Springmann: I think when making tough decisions, no matter what your role and no matter what your gender, my personal commitment is to make the decision process transparent, because inevitably, you’re going to alienate someone. Somebody will perceive to be losing, so I think having thick skin comes along with the leadership journey. You need to put that in a box and learn very early if you’re thin-skinned, whether it’s about race, gender, or belief structure. We’re human, and it’s inevitable that it will happen. Sometimes it’s intentional but lots of times it’s unintentional that things that are said will get under your skin.
Gamble: Julie, do you have anything to add?
Bonello: Yes. I’m trying to figure out where to start. Let me just mention one challenge that I faced, which I would guess other female leaders have faced. Midway through my career — probably at the height of my career, in fact — I had ailing parents. Having grown up with a disabled sister and watching my parents take care of her, I made the choice to leave my career and give back to my parents. I think that was a good guidepost for me because I worked in healthcare. But as a female IT leader, getting back into my career was actually quite daunting, and I had to figure out how best to do that. The opportunities that came my way were in “fix-it” roles. It was great to be able to jump back in and be successful, but that’s how I would characterize the opportunities that were available.
One of the other things I’ve reflected on was that in the 10 years I spent as a caregiver for my parents, what I learned through that experience made me an even better healthcare IT leader. When female leaders leave, what they gain should be evaluated as contributing toward an even greater breadth of leadership capabilities. I wanted to share that, because it’s something I’ve spent a lot of time thinking about.
Gamble: That’s really interesting, and it ties into another topic I’d like to get into, which is work-life balance. It’s a common thing to take time off to care for parents of children, and it affects women leaders in different ways. Sarah, you’ve mentioned in the past that spending time with your mother is a priority. How have you made that part of your philosophy?
Richardson: I came back to California after being out of state for 24 years, and people asked me why. My mom is older; she’s healthy, but she was hospitalized for a few days when I was working in Florida. I was so far away and I thought, this is unacceptable. And so I found a way to get back to California to be closer to her. We’re in the same state now — she’s in San Francisco and I’m in LA, which is eight hours apart. Luckily there’s a direct flight from here to there, and so every sixth week I work remotely from her kitchen table on Thursdays and Fridays.
I make it priority to spend time with her. I’ve told my boss, ‘If my mom ever gets ill, I have to go take care of her. It may never happen, but please know that my priority is coming back here with her.’ That resonates because they realize I’m already working remotely here and there sometimes, so if that ever happens, we can figure it out. I’m grateful that I don’t feel it has to be a negotiable item. I know I would never hesitate to walk away from my career to go take care of my family. And I’m grateful that other people appreciate that perspective, because sometimes that’s the role we have. And when we’re honest about it, we get a lot of respect by having that level of openness.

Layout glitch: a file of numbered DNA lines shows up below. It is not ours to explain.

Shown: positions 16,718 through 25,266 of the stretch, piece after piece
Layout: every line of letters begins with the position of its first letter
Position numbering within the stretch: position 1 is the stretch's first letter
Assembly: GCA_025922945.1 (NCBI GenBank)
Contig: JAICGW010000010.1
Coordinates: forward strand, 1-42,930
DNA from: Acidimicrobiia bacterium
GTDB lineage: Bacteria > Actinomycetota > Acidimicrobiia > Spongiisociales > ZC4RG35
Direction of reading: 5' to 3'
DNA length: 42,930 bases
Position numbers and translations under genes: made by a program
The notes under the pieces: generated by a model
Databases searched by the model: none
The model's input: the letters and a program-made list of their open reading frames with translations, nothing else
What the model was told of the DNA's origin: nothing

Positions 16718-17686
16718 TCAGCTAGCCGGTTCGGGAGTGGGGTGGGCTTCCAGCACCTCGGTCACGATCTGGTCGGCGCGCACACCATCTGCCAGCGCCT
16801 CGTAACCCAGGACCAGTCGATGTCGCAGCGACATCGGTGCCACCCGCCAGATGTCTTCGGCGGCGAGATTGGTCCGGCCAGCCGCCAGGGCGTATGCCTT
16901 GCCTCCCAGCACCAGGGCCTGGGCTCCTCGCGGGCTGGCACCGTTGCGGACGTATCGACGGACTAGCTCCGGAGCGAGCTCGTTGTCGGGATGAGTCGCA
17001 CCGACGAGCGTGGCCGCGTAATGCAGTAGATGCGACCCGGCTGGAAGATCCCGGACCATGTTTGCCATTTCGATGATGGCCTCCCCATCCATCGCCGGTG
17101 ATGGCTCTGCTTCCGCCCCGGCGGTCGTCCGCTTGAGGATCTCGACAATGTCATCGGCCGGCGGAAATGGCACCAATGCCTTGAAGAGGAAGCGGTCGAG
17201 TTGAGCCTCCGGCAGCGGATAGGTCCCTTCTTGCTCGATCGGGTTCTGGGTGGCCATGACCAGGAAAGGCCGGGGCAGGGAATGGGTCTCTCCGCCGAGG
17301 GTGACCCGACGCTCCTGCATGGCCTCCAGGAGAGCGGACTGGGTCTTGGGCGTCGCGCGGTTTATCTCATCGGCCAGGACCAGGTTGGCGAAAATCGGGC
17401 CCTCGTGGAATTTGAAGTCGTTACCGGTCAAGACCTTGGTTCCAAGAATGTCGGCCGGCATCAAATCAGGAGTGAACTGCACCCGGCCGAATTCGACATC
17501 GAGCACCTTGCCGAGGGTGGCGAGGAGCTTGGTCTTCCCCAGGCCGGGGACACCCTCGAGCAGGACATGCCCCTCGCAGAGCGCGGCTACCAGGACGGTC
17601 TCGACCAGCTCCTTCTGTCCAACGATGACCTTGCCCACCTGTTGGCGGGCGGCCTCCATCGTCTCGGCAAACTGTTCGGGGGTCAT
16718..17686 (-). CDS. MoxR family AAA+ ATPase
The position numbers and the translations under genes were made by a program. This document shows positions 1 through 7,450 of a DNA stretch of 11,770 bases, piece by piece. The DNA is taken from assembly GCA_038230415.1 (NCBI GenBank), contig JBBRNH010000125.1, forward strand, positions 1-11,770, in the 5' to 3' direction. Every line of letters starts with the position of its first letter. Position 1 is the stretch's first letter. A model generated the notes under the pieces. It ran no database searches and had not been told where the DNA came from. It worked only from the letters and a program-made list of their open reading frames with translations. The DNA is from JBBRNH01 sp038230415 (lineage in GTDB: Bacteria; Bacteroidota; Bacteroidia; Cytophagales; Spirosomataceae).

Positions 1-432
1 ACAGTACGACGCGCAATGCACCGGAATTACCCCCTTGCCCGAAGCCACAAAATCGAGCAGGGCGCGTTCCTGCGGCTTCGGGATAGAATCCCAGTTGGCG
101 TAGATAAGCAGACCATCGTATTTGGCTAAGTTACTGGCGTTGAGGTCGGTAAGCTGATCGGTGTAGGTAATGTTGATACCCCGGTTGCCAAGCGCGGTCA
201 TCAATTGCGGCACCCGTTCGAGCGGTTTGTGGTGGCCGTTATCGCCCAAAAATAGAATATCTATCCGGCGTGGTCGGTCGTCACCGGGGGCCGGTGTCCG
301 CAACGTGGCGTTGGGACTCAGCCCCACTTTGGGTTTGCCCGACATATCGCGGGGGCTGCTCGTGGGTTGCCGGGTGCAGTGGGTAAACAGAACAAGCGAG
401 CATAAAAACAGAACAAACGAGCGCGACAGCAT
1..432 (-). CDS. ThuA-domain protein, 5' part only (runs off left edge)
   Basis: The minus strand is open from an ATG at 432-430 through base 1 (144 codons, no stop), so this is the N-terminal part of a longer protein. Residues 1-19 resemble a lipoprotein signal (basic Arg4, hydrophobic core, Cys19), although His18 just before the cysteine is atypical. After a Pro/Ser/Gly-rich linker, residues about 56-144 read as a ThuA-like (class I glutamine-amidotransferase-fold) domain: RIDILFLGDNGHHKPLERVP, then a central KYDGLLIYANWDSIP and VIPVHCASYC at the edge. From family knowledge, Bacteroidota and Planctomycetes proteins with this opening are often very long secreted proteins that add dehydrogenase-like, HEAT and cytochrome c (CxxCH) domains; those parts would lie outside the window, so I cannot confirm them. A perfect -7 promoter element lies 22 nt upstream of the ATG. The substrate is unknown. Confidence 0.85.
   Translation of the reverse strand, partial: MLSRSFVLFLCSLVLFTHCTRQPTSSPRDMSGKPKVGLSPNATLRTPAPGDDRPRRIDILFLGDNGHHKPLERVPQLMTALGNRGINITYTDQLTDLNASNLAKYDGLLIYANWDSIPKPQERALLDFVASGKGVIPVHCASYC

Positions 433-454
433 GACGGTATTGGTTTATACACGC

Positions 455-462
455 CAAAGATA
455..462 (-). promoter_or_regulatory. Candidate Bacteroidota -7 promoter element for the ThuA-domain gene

Bonello: But do recruiters think that? How do recruiters evaluate women leaving their careers?
Richardson: It’s a great question. A long time ago I started my own company on the side so that I would have a level of constant employment. It was a recommendation from a friend of mine who did the same thing. And so I have my own LLC, simply because I always want to be able to a show continuous employment. That’s one thing I realized is important — being able to show I’m active in the industry.
Gamble: That’s a good point. Tressa, do you believe it’s important to be able to offer flexibility when it comes to either family leave or caring for families?
Springmann: Absolutely. My children are now grown. Ironically, I remember when I told my then boss — who was female — that I was pregnant, she said, ‘Oh my God, are you kidding me? We have all these go-lives planned.’ I just wanted to climb under a table. Here was one of the most joyous events in my life, and that’s the reaction I got. Fortunately, we’ve come a long way from that. In my organization, we’ve implemented sick and safe leave programs. The reality is, we’re continually trying to juggle the work that needs to get done with the work-life balance we need to ensure that our associates have. It’s critical that they have that safety and that ability, when they’re taking care of other things, to not have to worry about the security of their job.
I think the country’s come a long way. I think it could come further — our organization certainly has. I think the more disappointing aspect of this, as with any other benefit, is that there are folks who take advantage and to hide behind excuses. That creates real challenges for leaders.
Gamble: Julie, having gone through an experience where you decided to take time away and reprioritize, did that change your perspective when it comes to these issues?
Bonello: Yes. There are life changes that people go through, and I think the more you go through as you progress through your adult life, the more humble you are. I’m supportive of the family in my department. What do I mean by that? I think oftentimes when we talk about raising a family, we talk about it from a maternity leave perspective. If we want to increase the perspective of what’s going on with everyone in the department, it’s good to have the guys talk about it too. I think that allows everyone to understand each other more. We work so hard and we understand that what we give our families is really important. So I very much think supporting the family is important for everybody.